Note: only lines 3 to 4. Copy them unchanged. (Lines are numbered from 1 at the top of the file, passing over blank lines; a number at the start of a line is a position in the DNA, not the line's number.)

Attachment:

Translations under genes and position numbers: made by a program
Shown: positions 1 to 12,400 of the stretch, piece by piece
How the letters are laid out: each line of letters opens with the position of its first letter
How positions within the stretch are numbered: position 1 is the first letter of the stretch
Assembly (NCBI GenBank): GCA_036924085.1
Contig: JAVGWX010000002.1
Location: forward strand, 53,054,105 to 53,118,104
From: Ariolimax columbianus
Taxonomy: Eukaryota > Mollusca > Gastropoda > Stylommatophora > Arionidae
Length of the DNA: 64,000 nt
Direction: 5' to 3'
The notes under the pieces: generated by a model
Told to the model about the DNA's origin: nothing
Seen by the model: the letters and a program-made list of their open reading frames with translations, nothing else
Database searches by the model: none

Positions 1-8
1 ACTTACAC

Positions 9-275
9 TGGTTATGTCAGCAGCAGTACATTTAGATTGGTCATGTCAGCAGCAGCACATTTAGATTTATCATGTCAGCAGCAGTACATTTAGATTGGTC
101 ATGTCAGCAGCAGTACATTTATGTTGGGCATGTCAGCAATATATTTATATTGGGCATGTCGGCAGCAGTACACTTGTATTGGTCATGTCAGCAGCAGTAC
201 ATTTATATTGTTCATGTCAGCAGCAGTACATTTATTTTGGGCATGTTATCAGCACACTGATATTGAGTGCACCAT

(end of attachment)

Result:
How the letters are laid out: each line of letters opens with the position of its first letter
How positions within the stretch are numbered: position 1 is the first letter of the stretch